Holidays have been etched into the our calendars as moments we "should" be sharing with friends and family. But sometimes, for one reason or another (you've moved to a new city and haven't met friends yet or can't fly home to be with your family across the country), we can end up alone on holidays.
“The holidays are a moment when people often feel more lonely than solitude in their sense of being alone,” Sasha Cagen, author of Quirkyalone: A Manifesto for Uncompromising Romantics, told The Huffington Post. “But it doesn’t have to be that way.”
Cagen says enjoying the holidays on your own is all about intention. “Spending time alone during a holiday, if you’re intentional about it, can be really meaningful and a beautiful experience,” she explains.
And in that sense, spending Easter or Passover solo can offer just as much or even more significance than a traditional, guest-filled celebration. Of course, getting together with loved ones at these times of year has perks, Cagen says, but sometimes these sorts of moments can go on "autopilot,” where rituals can become scripted and taken for granted.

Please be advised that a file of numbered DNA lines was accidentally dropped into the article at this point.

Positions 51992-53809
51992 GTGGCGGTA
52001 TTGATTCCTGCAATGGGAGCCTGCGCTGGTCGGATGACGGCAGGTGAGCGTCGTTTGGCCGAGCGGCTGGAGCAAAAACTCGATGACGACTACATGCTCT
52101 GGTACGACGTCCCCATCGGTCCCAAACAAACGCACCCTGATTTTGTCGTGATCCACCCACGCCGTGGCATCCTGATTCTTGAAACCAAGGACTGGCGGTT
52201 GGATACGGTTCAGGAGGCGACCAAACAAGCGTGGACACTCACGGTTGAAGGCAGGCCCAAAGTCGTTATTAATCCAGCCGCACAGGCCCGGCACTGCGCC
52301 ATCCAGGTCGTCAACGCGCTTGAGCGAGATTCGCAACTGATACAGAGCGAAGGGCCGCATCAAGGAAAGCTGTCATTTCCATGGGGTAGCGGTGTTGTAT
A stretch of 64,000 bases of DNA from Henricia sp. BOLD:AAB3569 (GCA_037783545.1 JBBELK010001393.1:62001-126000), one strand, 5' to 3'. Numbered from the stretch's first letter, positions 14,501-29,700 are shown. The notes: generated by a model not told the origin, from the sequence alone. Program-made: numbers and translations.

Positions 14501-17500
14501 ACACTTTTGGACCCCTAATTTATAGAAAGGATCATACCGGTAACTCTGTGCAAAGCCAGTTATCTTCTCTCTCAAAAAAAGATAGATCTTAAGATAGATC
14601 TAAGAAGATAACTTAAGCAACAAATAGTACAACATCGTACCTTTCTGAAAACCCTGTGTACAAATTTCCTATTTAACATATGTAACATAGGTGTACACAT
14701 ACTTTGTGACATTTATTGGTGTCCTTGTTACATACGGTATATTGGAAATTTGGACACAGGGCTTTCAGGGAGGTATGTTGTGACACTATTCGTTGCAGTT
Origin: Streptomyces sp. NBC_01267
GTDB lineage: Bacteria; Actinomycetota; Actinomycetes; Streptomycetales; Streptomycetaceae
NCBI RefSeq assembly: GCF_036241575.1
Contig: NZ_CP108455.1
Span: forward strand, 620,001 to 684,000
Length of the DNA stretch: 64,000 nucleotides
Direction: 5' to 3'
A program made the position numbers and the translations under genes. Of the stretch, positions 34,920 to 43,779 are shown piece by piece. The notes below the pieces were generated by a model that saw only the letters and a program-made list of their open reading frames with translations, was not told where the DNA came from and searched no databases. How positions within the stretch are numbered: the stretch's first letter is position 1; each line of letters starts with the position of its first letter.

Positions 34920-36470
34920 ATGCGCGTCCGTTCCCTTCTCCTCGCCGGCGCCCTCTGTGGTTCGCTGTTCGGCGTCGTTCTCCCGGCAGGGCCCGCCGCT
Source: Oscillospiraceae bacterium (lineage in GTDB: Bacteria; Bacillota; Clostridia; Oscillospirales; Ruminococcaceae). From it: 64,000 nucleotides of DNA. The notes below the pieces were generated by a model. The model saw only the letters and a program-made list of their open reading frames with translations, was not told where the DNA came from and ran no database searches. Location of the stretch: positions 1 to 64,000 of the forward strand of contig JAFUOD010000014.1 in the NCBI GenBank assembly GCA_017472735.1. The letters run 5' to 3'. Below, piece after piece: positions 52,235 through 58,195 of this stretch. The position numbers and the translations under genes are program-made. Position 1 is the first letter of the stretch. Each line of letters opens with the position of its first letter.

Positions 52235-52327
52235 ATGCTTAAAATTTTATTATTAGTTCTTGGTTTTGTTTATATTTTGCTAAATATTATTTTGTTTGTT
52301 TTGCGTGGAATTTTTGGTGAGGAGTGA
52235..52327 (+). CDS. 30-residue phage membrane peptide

“Spending time alone on the holidays, in the way you design it, can really make you feel grateful for that holiday,” Cagen says. Creating your own rituals -- with no one else to accomodate -- can be satisfying and uplifting. She recalls this past Thanksgiving, for instance, when she chose to be alone and cook her own chicken soup to celebrate. “It was wonderful," she recalls "I really, deeply enjoyed the solitude and I felt much more grateful for Thanksgiving than I had in a long time."
But, still, many of us resist being alone. “We tend to view loneliness as a very unpleasant experience,” clinical social worker Marguerite Manteau-Rao told The Huffington Post. Yet there are ways to transform loneliness into something more positive. Remember: being alone doesn't have to mean the same thing as being lonely.
A few simple strategies can help you leverage your solitude into a positive experience.
“When you’re alone and feel lonely -- that’s a great opportunity to practice mindfulness and sit and explore," Manteau-Rao says. "You can explore what’s behind your loneliness.”
“It’s important to find things that make you feel whole,” adds Cagen. “For example, I don’t think sitting alone in your pajamas scrolling through Facebook will make you feel whole.”
So what to do if not Tweet? “Take a walk by yourself to sink into your experiences and allow yourself to go on a better path to enjoying your solitude,” Cagen suggests. She says you can help yourself feel whole by finding an activity you truly enjoy. If not a walk, then try “staring at a candle, writing, really going inward toward your aloneness." What’s most important is celebrating your solitude -- and owning it -- rather than thinking about it and comparing your experiences to others'.
Will you be alone for the spring holidays this year? Do you have rituals for celebrating solitude?
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